Custom data types
Discover how to add custom data types to Vault and how they work with policies
Vault includes a set of built-in data types. Vault also enables you to define custom data types. These custom data types can be assigned to properties and used just like the built-in types.
You can not base a custom type on another custom type (only on the built-in types).
This page describes how to define custom data types dynamically or using a configuration file, and how policies control access to custom data types.
Define custom data types dynamically
Data types configuration file
Specifying bundles and data types with the API or CLI means you need to run code to insert custom data types after Vault loads. However, you can load custom data types and their associated bundles when you start Vault. The file is loaded the first time Vault start and reloaded on subsequent starts if the
PVAULT_SERVICE_UPDATE_SCHEMA_ON_START service and features environment variable is
If you're using the hosted version of Vault, contact us if you wish set Vault to load the configuration file on each start.
The data types configuration file is called
pvault.types.toml and stored in the directory
/etc/pvault/conf.d. If the file is missing, Vault skips the data type loading process.
The types configuration file contains custom data type definitions and bundle declarations. Each bundle declaration includes the name of the file that contains the bundle content. These files are loaded from
If the format of the types configuration file is invalid, any bundle files are missing, or the addition of the bundles or data types fails, Vault does not load.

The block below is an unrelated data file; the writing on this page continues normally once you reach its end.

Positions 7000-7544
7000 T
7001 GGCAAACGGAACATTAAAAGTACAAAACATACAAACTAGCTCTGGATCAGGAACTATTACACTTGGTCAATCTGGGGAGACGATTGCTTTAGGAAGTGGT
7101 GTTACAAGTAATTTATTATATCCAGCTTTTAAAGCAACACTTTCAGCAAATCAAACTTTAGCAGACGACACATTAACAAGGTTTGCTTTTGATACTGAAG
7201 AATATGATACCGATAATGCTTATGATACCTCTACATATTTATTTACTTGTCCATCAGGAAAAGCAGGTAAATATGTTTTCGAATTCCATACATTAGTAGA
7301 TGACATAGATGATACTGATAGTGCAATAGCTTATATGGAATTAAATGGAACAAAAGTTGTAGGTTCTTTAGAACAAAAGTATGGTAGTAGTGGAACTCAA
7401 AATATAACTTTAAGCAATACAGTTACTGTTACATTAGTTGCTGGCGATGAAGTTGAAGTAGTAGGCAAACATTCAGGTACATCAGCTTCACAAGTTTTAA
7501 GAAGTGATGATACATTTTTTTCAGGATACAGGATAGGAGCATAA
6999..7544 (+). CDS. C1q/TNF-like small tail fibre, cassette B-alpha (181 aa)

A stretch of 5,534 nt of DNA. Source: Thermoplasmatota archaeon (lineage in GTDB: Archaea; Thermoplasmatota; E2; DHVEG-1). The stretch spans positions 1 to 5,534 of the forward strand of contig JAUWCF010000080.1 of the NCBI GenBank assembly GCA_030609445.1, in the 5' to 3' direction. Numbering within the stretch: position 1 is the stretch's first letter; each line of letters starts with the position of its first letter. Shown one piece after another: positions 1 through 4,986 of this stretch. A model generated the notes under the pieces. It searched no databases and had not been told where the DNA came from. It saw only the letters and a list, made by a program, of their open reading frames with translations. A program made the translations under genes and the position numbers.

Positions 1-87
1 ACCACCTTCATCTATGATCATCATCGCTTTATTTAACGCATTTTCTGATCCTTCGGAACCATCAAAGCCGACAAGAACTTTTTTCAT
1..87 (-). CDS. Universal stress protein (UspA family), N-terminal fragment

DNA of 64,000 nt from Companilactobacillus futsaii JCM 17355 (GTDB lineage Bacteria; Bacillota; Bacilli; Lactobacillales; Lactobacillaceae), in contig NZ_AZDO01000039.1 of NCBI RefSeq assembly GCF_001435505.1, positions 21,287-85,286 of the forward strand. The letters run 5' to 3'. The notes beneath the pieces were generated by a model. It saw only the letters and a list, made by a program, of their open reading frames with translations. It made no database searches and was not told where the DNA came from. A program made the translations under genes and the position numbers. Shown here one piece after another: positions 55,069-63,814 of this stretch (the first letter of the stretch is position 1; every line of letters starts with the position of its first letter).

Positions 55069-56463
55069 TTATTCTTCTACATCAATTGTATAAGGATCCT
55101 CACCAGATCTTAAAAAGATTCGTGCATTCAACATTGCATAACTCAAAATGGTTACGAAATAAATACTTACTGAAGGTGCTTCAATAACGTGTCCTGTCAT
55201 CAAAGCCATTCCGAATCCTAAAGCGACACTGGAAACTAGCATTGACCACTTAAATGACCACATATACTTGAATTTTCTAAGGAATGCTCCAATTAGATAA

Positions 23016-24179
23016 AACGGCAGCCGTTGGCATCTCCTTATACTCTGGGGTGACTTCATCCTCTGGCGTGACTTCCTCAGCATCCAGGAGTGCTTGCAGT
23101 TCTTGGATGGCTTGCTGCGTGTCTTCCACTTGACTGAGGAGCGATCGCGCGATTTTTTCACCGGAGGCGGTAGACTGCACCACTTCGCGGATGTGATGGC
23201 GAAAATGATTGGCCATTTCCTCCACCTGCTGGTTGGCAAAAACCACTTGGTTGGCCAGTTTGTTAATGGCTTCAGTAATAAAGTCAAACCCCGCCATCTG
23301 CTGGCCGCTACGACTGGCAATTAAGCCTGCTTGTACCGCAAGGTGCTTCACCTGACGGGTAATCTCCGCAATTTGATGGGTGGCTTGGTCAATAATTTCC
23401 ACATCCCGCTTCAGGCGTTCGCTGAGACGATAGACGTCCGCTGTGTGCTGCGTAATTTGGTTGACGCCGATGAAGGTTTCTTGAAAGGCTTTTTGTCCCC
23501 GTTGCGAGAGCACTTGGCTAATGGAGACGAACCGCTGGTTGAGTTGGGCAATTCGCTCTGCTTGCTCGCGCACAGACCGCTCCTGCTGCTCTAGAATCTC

Types configuration file format
The types configuration file is a TOML file with two sections.
[types] contains the definitions of the custom data types.
[bundles] contains the list of bundles.
This is an example of a valid
description = "Age in years"
based_on = "INTEGER"
validator = "sample.between_0_120"
normalizer = "sample.identity"
transformers = ["sample.modulo_10"]
description = "Case insensitive name"
based_on = "NAME"
normalizer = "sample.lower_case"
description = "Interval"
based_on = "STRING"
validator = "sample.interval_HH_MM_SS"
transformers = ["sample.mask_last_4", "sample.truncate_last_4"]
description = "HTTPS URL"
based_on = "URL"
validator = "sample.is_https"
description = "Date of birth with age"
based_on = "DATE_OF_BIRTH"
transformers = ["sample.age"]
description = "Protected email"
based_on = "EMAIL"
transformers = [
description = "This bundle contains some sample transformers, normalizers and validators"
file_name = "sample.js"
description = "This bundle contains the IDOR transformer and all its dependencies"
file_name = "idor.js"
This example file:
- Defines the custom data types
- Declares the bundles
Type functions, if specified in the definition of a data type, use the qualified name format
<bundle-name>is the name of the bundle where the type function is defined and exported.
<function-name>is the exported name of the function.
See (Exporting a type function)[/guides/reference/bundles#export-type-functions] for more information.
All the bundles referenced by data types in the
[types] section must be declared in the
The declaration of each bundle specifies a file name for the bundle. A file with this name must be in the
Types configuration file validation
Vault does not start if:
- The file does not comply with the TOML format.
- A type refers to one or more validators, normalizers, or transformers that are not defined.
- A type has the same name as a built-in type.
- A custom type is used in a property of a collection but is not defined.
Custom data types and policies
Although custom data types are based on other data types, policies consider custom data types to be distinct. Take the case of a custom data type called GMAIL based on the built-in type EMAIL. A policy that enables access to all properties based on EMAIL data type (with a 'resource' of
*/types/email) does not provide access to properties based on the GMAIL data type.
Using an appropriate naming scheme, you can provide hierarchical access to properties in policies based on data types using wildcard matching. For example, in the case of a GMAIL data type based on an EMAIL data type, a 'resource' of
*/types/*mail matches property based on both the GMAIL and EMAIL data type.